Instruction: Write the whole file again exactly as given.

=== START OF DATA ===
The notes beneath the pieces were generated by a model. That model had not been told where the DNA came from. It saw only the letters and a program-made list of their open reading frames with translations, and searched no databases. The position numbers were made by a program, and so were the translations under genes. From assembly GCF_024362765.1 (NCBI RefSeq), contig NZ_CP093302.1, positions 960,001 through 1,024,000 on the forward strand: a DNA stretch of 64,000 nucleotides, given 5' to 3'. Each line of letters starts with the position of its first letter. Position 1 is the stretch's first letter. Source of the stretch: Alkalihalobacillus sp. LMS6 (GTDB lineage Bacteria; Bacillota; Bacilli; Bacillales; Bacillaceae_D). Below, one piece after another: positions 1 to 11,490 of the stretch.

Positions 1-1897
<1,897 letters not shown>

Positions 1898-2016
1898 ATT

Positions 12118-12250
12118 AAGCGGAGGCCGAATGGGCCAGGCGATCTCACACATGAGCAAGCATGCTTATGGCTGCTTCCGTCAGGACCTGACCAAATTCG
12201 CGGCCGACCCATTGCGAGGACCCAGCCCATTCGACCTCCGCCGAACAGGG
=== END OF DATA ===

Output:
The notes beneath the pieces were generated by a model. That model had not been told where the DNA came from. It saw only the letters and a program-made list of their open reading frames with translations, and searched no databases. The position numbers were made by a program, and so were the translations under genes. From assembly GCF_024362765.1 (NCBI RefSeq), contig NZ_CP093302.1, positions 960,001 through 1,024,000 on the forward strand: a DNA stretch of 64,000 nucleotides, given 5' to 3'. Each line of letters starts with the position of its first letter. Position 1 is the stretch's first letter. Source of the stretch: Alkalihalobacillus sp. LMS6 (GTDB lineage Bacteria; Bacillota; Bacilli; Bacillales; Bacillaceae_D). Below, one piece after another: positions 1 to 11,490 of the stretch.

Positions 1-1897
<1,897 letters not shown>

Positions 1898-2016
1898 ATT

Positions 12118-12250
12118 AAGCGGAGGCCGAATGGGCCAGGCGATCTCACACATGAGCAAGCATGCTTATGGCTGCTTCCGTCAGGACCTGACCAAATTCG
12201 CGGCCGACCCATTGCGAGGACCCAGCCCATTCGACCTCCGCCGAACAGGG